The work presented in this paper is part of a larger project that focuses on the control of sound synthesis. Already in 1963 Max Mathews reported the first experiments with digital sound synthesis (using the MusicV environment) and computer aided composition [Mat63]. In the same article he also stated the need of a better understanding of psychoacoustic phenomena and more precise tools for the control of sound synthesis. Since then many applications for synthesis and CAC have reached computer screens: CSound [Ver86], CMix [Gar95], Max [Puc91], Kyma [Sca89], and Modalys [MA93] are more sound oriented; Formes [RC84], PatchWork [AR93], and DMIX [Opp96] are more composition oriented; and Common Lisp Music [Tau91] and Foo [EGA94] handle both. In the field psychoacoustics progress has also been made [McA94]. In particular the concept of timbre is now better understood [MWD 95]. There have been projects that targeted the control of sound synthesis [MMR74, Wes79, Wes92, Mir93, RP95], however, few tools have really survived to the world of computer music. Our goal is to develop new tools which help the composer to create the sound he desires. We have started with examining some of the available environments for sound synthesis and composition, and tried to establish an environment for our experimentation.
As mentioned above, there already exist a wide variety of environments which have proven their usefulness, and which have their particular characteristics and user groups. We want to continue using these environments. Considering the implementation of a new environment for CAC or synthesis is beyond the scope of this project.
Every environment has some good tool or some feature that is not found in any other. Yet, there is rarely a way to make the two environments work together and benefit from both. For example, one environment can be gifted with a well designed breakpoint function editor. But it might be impossible to use the editor when working in a other environment. Making these environments communicate will extend the possibilities found in either of them.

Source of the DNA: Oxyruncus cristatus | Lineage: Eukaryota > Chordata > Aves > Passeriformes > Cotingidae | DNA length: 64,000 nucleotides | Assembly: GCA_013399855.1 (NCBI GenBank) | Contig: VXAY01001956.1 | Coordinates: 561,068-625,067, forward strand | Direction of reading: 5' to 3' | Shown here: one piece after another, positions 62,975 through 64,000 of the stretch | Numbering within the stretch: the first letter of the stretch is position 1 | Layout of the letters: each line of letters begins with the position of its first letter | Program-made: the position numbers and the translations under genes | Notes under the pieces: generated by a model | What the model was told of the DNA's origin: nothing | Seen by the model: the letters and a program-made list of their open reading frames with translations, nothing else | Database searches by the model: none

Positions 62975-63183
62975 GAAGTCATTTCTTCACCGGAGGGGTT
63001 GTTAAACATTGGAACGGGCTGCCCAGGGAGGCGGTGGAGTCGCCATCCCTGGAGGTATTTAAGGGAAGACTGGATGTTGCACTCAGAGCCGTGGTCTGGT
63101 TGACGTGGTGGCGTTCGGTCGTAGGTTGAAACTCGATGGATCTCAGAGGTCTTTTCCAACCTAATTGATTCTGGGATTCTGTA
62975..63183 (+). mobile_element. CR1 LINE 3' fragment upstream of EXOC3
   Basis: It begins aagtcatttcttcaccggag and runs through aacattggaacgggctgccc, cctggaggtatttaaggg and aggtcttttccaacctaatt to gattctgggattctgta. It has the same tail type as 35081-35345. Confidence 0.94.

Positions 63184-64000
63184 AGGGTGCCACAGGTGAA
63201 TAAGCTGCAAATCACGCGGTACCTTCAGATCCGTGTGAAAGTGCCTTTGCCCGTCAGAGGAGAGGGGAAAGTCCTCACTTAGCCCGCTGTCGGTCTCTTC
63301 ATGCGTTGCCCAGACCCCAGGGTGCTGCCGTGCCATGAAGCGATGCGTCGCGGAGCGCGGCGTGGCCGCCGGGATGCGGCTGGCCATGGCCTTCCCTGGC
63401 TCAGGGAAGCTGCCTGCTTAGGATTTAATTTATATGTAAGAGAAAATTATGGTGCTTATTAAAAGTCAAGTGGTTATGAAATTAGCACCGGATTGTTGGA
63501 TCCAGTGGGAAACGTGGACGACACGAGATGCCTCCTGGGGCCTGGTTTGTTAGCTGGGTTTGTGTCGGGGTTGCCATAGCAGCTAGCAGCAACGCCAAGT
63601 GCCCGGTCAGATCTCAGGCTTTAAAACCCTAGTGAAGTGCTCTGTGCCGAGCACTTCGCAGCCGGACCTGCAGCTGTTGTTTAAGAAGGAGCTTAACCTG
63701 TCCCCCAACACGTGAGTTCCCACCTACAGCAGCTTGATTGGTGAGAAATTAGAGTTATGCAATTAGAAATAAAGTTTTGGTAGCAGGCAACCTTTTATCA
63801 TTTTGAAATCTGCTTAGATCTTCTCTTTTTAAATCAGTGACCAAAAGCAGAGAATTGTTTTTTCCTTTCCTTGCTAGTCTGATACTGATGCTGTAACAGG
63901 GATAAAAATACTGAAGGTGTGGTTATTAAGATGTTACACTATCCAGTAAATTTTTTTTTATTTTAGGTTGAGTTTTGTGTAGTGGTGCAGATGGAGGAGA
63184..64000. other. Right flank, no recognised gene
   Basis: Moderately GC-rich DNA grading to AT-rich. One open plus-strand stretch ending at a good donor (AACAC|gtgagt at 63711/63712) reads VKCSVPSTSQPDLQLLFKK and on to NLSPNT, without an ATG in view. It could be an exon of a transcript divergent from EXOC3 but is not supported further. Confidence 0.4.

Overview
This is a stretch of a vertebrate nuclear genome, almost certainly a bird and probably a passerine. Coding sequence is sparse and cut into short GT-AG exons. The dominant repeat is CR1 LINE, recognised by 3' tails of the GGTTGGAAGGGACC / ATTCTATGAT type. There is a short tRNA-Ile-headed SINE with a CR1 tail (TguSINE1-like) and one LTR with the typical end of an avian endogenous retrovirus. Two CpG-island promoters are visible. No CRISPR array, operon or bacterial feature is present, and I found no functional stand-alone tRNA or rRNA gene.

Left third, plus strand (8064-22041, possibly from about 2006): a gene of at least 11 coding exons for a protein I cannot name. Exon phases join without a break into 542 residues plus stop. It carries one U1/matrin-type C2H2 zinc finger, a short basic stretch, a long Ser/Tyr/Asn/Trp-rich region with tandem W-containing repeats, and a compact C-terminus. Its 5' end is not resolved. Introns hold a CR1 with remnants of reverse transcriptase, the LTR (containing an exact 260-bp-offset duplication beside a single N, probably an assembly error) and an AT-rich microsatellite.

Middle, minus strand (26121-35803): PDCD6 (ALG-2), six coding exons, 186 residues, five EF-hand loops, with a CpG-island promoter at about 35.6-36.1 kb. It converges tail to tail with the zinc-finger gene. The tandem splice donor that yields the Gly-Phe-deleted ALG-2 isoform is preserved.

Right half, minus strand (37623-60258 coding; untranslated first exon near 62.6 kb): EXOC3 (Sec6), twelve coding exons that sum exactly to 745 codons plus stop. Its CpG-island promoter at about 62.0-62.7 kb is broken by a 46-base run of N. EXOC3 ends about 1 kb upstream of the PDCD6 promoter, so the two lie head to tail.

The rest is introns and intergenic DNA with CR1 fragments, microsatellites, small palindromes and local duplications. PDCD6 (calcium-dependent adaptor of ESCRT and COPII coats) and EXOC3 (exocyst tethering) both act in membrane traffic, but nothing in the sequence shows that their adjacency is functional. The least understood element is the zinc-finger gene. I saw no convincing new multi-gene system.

One might wonder how control of sound synthesis is related to composition. The answer is closely. The composer Marco Stroppa, in one of our conversations, said that the control of sound synthesis is an act of composition, because a sound has a meaning only if it is imagined within a composition. Since control of sound synthesis is closely related to the use of timbre as a musical element in the composition [Ler87], so should tools for the control of sound synthesis be intimately realted with CAC environments; to the extend that they cooperate closely, but not completely depend upon each other. PatchWork, for example, includes a library to prepare data for CSound. But the data structures used by PatchWork are conceived uniquely for CSound. Converting this library to use with an other synthesis kernel takes more then a hard day's work. It would require re-designing the library.
A last argument concerns all large, monolithic applications in general. Extending the application or replacing an existing functionality is, in most cases, impossible for the user. This means no replacement of the breakpoint function editor with a better one. No adding a new signal processing function to the synthesis kernel. The user is forced to work with the application as it was designed by the author, even if is desirable to add new features.
So what can we conclude from these observations? First, that we need to come up with a strategy allowing our tools to be used from within the available environments. We then take advantage of existing software and guarantee our tools a greater usability. Second, the architecture of our solution should be modular, and its interfaces public. Users/programmers should be able to add new tools or replace some of the existing modules of the environment. Last, we attempt to make the environment independent of the computer platform. This will urge us to design a clean architecture independent of platform specific features, therefore running less risk of our work becoming obsolete.
We have developed a framework, with the project name JavaMusic, that tries to fulfill these requirements. This framework can be viewed as a crossroads where different applications/modules meet and share data, and whose architecture allows the dynamic addition and removal of synthesis kernels, CAC environments and other tools.
We hope to achieve this goal with the introduction of several elements:
For the development of JavaMusic we have chosen the programming language Java. Java has the advantages of being a high level, dynamic language which is freely available, and widely used. The main reason for choosing Java, however, is its portability. Indeed, Java is an interpreted language and its specifications are independent of the local CPU. Furthermore, Java provides the classes which abstract machine dependent system components such as the file system, graphics, and networking.
In the next section we discuss the data structures, then, in section 3, we will describe the client-server architecture.